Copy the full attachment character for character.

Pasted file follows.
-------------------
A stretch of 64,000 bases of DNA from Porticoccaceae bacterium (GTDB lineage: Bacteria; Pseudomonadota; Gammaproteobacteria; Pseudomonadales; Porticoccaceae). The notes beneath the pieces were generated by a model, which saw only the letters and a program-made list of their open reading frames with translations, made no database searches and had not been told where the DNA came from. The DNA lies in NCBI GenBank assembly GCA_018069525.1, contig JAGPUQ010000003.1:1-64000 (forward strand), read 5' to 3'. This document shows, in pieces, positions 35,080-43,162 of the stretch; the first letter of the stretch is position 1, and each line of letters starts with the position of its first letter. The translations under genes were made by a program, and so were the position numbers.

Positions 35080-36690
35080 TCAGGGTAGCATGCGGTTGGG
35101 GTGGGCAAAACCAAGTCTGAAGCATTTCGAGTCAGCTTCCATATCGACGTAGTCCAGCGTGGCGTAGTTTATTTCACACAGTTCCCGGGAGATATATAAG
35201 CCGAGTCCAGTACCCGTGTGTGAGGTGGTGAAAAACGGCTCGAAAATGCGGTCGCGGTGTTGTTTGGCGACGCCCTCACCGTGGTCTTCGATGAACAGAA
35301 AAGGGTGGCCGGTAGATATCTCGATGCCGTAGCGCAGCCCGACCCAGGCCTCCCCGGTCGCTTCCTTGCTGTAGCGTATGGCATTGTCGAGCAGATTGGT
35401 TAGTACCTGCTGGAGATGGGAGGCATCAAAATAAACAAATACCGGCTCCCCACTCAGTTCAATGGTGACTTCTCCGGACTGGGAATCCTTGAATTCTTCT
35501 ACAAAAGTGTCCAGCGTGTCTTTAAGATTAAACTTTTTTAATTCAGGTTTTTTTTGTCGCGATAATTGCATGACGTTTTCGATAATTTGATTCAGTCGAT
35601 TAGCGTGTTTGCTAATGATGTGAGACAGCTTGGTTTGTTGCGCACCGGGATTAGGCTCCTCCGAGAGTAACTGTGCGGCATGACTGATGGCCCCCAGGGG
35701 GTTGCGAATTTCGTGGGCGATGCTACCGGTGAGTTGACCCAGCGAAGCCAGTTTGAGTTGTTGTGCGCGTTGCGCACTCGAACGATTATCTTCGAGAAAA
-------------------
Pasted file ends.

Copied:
A stretch of 64,000 bases of DNA from Porticoccaceae bacterium (GTDB lineage: Bacteria; Pseudomonadota; Gammaproteobacteria; Pseudomonadales; Porticoccaceae). The notes beneath the pieces were generated by a model, which saw only the letters and a program-made list of their open reading frames with translations, made no database searches and had not been told where the DNA came from. The DNA lies in NCBI GenBank assembly GCA_018069525.1, contig JAGPUQ010000003.1:1-64000 (forward strand), read 5' to 3'. This document shows, in pieces, positions 35,080-43,162 of the stretch; the first letter of the stretch is position 1, and each line of letters starts with the position of its first letter. The translations under genes were made by a program, and so were the position numbers.

Positions 35080-36690
35080 TCAGGGTAGCATGCGGTTGGG
35101 GTGGGCAAAACCAAGTCTGAAGCATTTCGAGTCAGCTTCCATATCGACGTAGTCCAGCGTGGCGTAGTTTATTTCACACAGTTCCCGGGAGATATATAAG
35201 CCGAGTCCAGTACCCGTGTGTGAGGTGGTGAAAAACGGCTCGAAAATGCGGTCGCGGTGTTGTTTGGCGACGCCCTCACCGTGGTCTTCGATGAACAGAA
35301 AAGGGTGGCCGGTAGATATCTCGATGCCGTAGCGCAGCCCGACCCAGGCCTCCCCGGTCGCTTCCTTGCTGTAGCGTATGGCATTGTCGAGCAGATTGGT
35401 TAGTACCTGCTGGAGATGGGAGGCATCAAAATAAACAAATACCGGCTCCCCACTCAGTTCAATGGTGACTTCTCCGGACTGGGAATCCTTGAATTCTTCT
35501 ACAAAAGTGTCCAGCGTGTCTTTAAGATTAAACTTTTTTAATTCAGGTTTTTTTTGTCGCGATAATTGCATGACGTTTTCGATAATTTGATTCAGTCGAT
35601 TAGCGTGTTTGCTAATGATGTGAGACAGCTTGGTTTGTTGCGCACCGGGATTAGGCTCCTCCGAGAGTAACTGTGCGGCATGACTGATGGCCCCCAGGGG
35701 GTTGCGAATTTCGTGGGCGATGCTACCGGTGAGTTGACCCAGCGAAGCCAGTTTGAGTTGTTGTGCGCGTTGCGCACTCGAACGATTATCTTCGAGAAAA